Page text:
Angus Colwell Angus Colwell

Is the West at war in the Red Sea?

Credit: Getty Images

Britain and the US are getting ever more drawn in to the conflict in the Red Sea, as Iran-backed Houthis fire missiles at commercial ships. The USS Carney has downed 14 attack drones launched from Houthi-controlled territory and the Royal Navy destroyer HMS Diamond is also there shooting down missiles. 

The Houthis are firing from Yemen, and the Iranian regime is reportedly sending them real-time intelligence and weaponry. The Houthis claim that they are only targeting ships headed to Israel, but evidence suggests otherwise. On Saturday a ship travelling from Saudi Arabia to India was struck. Christmas Eve was one of the busiest days yet: US Central Command said that it had ‘shot down four unmanned aerial drones originating from Houthi-controlled areas in Yemen’. 

This affects all of Europe – any choking of shipping routes could mean shortages across the continent. Many ships are rerouting 3,000 miles around the Cape of Good Hope, rather than going through the Bab-al-Mandeb strait. Energy prices could soar especially if the Houthis decide to attack the Strait of Hormuz, through which most oil from the Arabian peninsula travels.

So much for western unity

So is it time for a united response? It seemed so on Thursday when the Pentagon announced 20 countries were joining its Operation Prosperity Guardian. US Defence Secretary Lloyd Austin said this was a matter of ‘freedom of navigation for all countries’ and confirmed that Spain had joined Britain and France in this alliance.

But now, Spain has pulled out, saying it would rather participate in Nato-led missions or a EU-coordinated operation than one led by the US. One of the country’s deputy prime ministers accused the White House of being enormously ‘hypocritical’ in its Middle East diplomacy. Why is America more concerned about protecting commerce than it is about calling for a ceasefire in Gaza, Yolanda Díaz asked.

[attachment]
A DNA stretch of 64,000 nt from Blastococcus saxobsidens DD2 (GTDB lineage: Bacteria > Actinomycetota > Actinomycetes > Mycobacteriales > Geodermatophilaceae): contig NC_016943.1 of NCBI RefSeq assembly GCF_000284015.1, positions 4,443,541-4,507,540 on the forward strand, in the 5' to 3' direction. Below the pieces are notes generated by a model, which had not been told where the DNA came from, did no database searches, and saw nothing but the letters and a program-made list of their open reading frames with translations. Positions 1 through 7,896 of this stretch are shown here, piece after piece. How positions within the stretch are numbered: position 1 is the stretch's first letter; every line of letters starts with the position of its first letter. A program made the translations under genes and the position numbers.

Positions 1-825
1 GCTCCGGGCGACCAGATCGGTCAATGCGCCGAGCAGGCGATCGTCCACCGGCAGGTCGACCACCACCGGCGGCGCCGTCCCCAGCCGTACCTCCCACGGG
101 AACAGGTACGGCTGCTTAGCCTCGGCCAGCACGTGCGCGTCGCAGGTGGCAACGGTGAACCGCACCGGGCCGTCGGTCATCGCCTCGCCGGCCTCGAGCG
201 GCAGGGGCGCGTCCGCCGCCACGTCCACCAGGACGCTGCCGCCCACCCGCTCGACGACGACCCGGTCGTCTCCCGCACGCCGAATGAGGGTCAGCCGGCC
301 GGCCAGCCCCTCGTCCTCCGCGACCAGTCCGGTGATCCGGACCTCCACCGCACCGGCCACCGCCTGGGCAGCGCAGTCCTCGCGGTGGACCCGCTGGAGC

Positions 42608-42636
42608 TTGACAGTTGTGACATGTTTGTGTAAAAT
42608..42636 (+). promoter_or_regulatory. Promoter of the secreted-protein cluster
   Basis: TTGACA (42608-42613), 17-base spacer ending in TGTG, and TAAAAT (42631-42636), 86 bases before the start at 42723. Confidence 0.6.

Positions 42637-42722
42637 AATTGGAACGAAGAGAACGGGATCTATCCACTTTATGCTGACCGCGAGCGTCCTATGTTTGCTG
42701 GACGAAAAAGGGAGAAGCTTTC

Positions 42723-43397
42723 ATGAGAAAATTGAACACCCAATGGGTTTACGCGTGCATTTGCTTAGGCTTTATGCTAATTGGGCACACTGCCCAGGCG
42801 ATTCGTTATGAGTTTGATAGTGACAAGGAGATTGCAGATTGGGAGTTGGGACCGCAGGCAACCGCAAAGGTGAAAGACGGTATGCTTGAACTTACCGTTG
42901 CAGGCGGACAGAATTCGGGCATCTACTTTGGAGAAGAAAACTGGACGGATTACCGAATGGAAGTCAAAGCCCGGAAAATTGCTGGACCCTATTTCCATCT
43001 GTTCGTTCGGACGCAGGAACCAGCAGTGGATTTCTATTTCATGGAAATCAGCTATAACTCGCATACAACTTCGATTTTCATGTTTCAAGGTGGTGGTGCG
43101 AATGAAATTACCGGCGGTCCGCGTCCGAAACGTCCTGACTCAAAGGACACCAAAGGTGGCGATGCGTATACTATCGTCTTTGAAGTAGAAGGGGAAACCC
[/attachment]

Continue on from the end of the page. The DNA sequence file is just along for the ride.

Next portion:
So much for western unity. What went wrong? Díaz is the leader of the socialist Sumar party, and is one of Pedro Sánchez’s new coalition partners. Sánchez made the call earlier this year to align with parties on his left: he described the Vox party as ‘far-right fascists’ and opted not to go into coalition with the conservative Partido Popular, which would have delivered a coalition more representative of the electorate’s wishes.

The new coalition in Spain will only muddle the EU’s unity, as this week has shown. If Hungary has been winding up Brussels from the right, expect Spain to now do so from the left. Sanchez’s government could seek to pressure Brussels into being more critical of Israel, and attempt to move the bloc towards calling for a ceasefire at the UN. Spain’s latest leftward drift is yet another example of the difficulties, perhaps even impracticalities, of creating a common foreign and defence policy out of 27 wildly diverse member states.